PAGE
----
Combat: line of sight & arc of fire

Rules for Miniature Wargaming

Line of Sight

A clear line of sight is key when attacking enemy units. But in combat there are often structures and buildings blocking line of sight. Units covered by these structures and buildings may not be shot at by small caliber weapons or vehicles/support weapons using HE rounds.

To get a clear line of sight this sniper has to pop around the corner of a stone building.

Tanks that are not in a clear line of sight may be shot at with armor piercing rounds (AP), when a part of their body or turret is visible or they have been previously spotted by friendly units. They gain an armor bonus. (See creating additional cover for AFVs).

Note: Units that are more than one 5 cm / 2 in deep into the woods or 5 cm / 2 in behind hedges, cannot be seen.

How does line of sight work for artillery and planes?

  • Artillery may shoot over obstacles due to their higher arching trajectory.
  • Planes may drop bombs on units behind obstacles.
  • Friendly units may spot for artillery.

Arc of fire

  • (Armored) vehicles with turrets and support weapons have a firing arc of 90 degrees.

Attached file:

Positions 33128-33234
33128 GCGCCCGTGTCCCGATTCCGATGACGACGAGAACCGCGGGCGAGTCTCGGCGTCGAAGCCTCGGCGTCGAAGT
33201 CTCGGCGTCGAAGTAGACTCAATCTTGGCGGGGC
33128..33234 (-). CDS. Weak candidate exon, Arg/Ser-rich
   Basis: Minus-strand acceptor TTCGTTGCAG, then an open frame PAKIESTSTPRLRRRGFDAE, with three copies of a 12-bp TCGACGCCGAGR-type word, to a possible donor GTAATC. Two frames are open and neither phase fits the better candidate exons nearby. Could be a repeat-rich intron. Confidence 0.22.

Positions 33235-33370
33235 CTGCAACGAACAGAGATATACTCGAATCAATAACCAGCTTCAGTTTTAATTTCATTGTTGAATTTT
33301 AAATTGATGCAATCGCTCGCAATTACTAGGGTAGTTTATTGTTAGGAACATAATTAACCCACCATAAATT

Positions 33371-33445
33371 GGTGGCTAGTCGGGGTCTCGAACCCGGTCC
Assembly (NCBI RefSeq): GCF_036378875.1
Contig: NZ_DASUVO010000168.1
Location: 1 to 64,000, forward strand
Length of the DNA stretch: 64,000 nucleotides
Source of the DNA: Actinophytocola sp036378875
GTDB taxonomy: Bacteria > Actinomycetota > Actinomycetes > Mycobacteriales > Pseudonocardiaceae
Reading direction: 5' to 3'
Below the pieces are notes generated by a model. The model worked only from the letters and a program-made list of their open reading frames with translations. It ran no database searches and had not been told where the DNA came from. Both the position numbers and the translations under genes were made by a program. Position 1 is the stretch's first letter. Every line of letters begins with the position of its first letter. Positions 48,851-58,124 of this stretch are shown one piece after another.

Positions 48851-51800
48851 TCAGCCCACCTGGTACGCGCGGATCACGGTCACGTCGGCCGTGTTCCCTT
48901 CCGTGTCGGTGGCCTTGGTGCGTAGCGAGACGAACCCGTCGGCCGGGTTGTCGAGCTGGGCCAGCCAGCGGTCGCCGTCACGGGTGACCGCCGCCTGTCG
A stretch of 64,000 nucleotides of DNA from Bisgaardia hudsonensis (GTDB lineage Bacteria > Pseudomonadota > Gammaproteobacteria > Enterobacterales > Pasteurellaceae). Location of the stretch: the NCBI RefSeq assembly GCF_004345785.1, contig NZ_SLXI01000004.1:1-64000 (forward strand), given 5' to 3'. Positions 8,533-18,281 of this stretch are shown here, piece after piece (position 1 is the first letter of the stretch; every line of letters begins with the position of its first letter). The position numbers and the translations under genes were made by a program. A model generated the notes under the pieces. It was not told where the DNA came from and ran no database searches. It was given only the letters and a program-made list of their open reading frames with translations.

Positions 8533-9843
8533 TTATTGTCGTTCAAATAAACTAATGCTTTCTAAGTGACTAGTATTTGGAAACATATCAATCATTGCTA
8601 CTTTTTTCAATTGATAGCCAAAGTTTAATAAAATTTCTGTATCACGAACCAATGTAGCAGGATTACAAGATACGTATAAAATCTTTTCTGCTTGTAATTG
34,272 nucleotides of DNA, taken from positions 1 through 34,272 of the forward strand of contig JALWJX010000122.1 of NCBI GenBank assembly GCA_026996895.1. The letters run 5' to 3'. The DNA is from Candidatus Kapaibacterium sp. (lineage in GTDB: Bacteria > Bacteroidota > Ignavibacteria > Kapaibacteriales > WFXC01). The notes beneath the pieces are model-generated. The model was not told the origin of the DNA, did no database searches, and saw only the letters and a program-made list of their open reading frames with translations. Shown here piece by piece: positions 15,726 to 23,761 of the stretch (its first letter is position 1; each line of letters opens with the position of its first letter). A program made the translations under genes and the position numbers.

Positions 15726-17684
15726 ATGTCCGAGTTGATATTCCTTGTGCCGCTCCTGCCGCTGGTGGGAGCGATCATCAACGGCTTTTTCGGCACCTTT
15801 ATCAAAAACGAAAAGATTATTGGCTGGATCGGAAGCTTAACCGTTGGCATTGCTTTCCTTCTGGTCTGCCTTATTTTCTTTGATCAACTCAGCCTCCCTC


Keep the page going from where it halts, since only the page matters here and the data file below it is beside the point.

• Infantry can fire at 180 degrees without having to pivot.
  • Fighter planes and tactical bombers may strafe units in a corridor that equals their wingspan.
  • (Armored) vehicles without a turret and support weapons may only fire at an angle of 60 degrees without pivoting.Note: If units do not meet the angle to hit the enemy, they have to spend one action and pivot or turn themselves or their turret.

Support weapons may fire in a arc of 60 degrees without pivoting

Tanks with turrets may fire in a arc of 90 degrees without pivoting or spending an action to turn the turret.

Infantry may fire in a arc of 180 degrees without spending an action to pivot.

Planes may fire at enemies with their mgs and autocannons within their wingspan.